Intracellular adenosine triphosphate (ATP) was extracted from slices (3 per condition), which were individually stored in 1 mL of ice-cold sonication solution (70% ethanol and 2 mM EDTA) at −80 °C, as previously described3. Briefly, slices were homogenized using a Minibead-beater (2 cycles of 45 s) and subsequently centrifuged (16,000 × g at 4 °C for 5 min). The obtained supernatant was analyzed with an ATP Bioluminescence Kit (Roche Diagnostics, Mannheim, Germany). Calculated ATP values (pmol) were then normalized to the total amount of protein (μg), which was determined for individual slices using an RC DC Protein Assay (Bio-Rad, Munich, Germany).
Culture medium samples (from 3 wells) were analyzed with a Mouse IL-1β DuoSet enzyme-linked immunosorbent assay (ELISA), Mouse IL-6 DuoSet ELISA, and Mouse TNF-α DuoSet ELISA (Bio-Techne, Abingdon, UK), according to the manufacturer’s instructions. Optical densities were measured with a BioTek Synergy HT (BioTek Instruments, Vermont, USA). To correct for optical imperfections in the plate, wavelength correction was applied by subtracting readings at 540 nm from readings at 450 nm.
Total RNA was extracted from slices (6 per condition) with a Maxwell 16 LEV SimplyRNA Tissue Kit (Promega, Leiden, The Netherlands), after which the RNA yield and purity was quantified using a NanoDrop ND-100 spectrophotometer (NanoDrop Technologies, Wilmington, USA). Next, the extracted RNA was reverse transcribed with a Reverse Transcription System Kit (Promega) and thermal cycler (22 °C for 10 min, 42 °C for 15 min, and 95 °C for 5 min). Thereafter, the real-time quantitative polymerase chain reaction (qPCR) analysis was conducted with specific primers (Table 1), FastStart Universal SYBR Green Master Mix (Roche, Almere, The Netherlands), and a ViiA7 real-time qPCR (Applied Biosystems, Bleiswijk, The Netherlands), using 1 cycle of 10 min at 95 °C and 40 consecutive cycles of 15 s at 95 °C, 30 s at 60 °C, and 30 s at 72 °C. mRNA expression was calculated as fold induction, using Ywhaz as a reference gene.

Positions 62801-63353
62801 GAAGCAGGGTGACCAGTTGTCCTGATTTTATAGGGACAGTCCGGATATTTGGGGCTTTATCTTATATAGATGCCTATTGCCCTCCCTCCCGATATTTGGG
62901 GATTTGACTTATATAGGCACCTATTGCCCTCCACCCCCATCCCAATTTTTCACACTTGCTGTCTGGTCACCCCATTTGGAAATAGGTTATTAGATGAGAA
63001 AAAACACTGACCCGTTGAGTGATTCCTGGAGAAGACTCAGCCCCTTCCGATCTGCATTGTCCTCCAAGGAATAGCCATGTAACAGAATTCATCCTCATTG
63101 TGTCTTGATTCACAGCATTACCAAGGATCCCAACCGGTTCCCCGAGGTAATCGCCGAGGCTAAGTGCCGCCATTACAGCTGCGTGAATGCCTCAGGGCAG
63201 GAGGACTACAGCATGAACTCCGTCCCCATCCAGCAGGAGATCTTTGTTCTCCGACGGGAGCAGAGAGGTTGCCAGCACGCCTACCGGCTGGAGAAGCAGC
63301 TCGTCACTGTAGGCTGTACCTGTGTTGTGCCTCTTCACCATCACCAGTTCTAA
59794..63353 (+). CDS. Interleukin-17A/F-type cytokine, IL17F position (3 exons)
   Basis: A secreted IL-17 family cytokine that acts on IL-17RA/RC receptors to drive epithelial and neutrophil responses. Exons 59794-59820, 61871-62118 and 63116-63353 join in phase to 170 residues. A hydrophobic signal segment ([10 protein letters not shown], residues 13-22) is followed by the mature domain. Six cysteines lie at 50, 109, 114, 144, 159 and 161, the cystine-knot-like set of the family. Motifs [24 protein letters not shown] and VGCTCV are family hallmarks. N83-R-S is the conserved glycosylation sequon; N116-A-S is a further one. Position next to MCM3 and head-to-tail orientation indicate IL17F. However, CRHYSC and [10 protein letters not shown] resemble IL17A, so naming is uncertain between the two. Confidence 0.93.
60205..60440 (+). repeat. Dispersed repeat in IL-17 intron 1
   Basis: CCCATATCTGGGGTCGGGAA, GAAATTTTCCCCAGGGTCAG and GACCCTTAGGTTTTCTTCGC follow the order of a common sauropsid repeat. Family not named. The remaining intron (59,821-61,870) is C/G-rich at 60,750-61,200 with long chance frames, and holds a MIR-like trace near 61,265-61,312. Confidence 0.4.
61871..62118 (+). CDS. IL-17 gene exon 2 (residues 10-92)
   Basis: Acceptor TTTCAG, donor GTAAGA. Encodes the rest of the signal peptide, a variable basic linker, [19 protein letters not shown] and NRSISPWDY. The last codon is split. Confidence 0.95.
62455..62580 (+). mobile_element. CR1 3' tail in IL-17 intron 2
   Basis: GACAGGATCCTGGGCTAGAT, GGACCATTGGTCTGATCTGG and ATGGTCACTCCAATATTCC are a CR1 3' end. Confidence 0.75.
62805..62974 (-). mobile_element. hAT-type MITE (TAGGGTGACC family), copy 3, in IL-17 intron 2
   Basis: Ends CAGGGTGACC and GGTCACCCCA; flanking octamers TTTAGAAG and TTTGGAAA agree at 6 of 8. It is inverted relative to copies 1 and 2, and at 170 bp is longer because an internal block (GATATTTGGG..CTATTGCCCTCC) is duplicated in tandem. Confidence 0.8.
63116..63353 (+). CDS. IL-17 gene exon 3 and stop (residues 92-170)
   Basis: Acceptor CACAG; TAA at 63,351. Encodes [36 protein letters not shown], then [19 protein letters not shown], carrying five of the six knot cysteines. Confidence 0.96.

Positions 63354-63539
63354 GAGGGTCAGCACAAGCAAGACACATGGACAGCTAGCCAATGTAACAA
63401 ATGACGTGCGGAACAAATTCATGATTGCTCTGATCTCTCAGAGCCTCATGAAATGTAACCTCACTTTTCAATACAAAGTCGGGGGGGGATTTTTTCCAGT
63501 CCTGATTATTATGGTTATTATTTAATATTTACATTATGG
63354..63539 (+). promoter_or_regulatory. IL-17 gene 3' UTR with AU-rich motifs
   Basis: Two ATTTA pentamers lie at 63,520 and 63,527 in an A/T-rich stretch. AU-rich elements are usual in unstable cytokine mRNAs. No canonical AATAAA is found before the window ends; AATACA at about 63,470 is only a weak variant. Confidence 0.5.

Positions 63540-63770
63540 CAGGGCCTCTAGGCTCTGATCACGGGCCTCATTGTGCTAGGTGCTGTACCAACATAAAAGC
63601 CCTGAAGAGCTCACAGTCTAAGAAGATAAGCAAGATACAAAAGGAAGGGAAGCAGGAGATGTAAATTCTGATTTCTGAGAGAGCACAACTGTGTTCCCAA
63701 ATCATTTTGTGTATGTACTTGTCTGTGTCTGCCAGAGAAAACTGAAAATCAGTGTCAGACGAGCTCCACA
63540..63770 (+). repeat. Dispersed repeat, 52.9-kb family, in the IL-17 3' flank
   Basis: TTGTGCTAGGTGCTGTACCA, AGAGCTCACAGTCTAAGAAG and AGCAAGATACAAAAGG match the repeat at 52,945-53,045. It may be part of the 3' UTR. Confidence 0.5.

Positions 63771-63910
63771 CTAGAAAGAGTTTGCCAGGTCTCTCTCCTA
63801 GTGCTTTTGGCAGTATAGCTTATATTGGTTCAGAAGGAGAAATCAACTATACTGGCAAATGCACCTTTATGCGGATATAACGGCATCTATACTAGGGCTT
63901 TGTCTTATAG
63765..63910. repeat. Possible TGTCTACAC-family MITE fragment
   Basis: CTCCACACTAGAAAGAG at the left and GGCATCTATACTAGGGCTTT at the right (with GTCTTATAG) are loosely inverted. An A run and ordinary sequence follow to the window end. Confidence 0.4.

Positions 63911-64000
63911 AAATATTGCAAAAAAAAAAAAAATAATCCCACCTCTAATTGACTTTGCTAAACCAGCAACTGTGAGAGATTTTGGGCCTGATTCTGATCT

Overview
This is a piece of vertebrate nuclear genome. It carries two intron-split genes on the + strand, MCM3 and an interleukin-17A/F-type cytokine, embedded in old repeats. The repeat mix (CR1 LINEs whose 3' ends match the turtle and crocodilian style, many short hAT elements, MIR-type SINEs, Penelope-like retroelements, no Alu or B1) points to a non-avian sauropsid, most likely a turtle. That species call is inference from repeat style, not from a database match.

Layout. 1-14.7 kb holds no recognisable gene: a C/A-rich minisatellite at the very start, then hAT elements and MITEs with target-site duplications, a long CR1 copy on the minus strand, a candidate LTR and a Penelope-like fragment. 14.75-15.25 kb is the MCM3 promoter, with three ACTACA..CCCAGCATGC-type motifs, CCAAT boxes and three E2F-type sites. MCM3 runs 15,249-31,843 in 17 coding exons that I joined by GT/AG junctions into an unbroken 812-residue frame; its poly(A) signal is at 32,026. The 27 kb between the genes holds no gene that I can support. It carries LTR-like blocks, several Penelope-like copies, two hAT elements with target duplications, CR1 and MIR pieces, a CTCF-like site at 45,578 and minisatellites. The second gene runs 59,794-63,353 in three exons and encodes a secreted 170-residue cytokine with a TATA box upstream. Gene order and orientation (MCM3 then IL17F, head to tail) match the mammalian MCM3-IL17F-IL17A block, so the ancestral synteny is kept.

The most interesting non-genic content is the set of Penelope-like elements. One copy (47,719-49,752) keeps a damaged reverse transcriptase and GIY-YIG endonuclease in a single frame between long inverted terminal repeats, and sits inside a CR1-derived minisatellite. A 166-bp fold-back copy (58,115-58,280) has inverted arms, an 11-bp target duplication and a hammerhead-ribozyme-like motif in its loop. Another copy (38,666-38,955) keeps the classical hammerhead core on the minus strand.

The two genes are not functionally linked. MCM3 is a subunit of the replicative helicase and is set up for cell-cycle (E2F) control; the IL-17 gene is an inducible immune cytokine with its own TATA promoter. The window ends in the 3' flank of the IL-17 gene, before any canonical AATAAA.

Protein was isolated from slices (6 per condition), using ice-cold RIPA lysis buffer (Fischer Scientific, Landsmeer, The Netherlands) and a Minibead-beater for homogenization (five cycles of 45 s Minibead-beating and 10 min of cooling on ice), as described previously16. After centrifugation of the lysate (16,000 × g at 4 °C for 30 min), the supernatant was collected and analyzed to determine the protein concentration. Samples were subsequently boiled (100 °C for 15 min) to denature protein. Thereafter, protein (20 μg) was separated through sodium dodecyl sulfate-polyacrylamide gel electrophoresis (SDS-PAGE), using 10% gels, and blotted onto polyvinylidene fluoride membranes using a Trans-Blot Turbo Transfer System (Bio-Rad). Afterwards, membranes were blocked in 5% non-fat milk/TBST (Bio-Rad) for 1 h, after which they were incubated overnight with primary antibody (Table 2) at 4 °C, followed by incubation with the respective secondary antibody for 1 h. Finally, protein was visualized with Clarity Western ECL blotting substrate (Bio-Rad) using the ChemiDoc Touch Imaging System (Bio-Rad). Protein expression was normalized against vinculin (VCL), which was used as a loading control.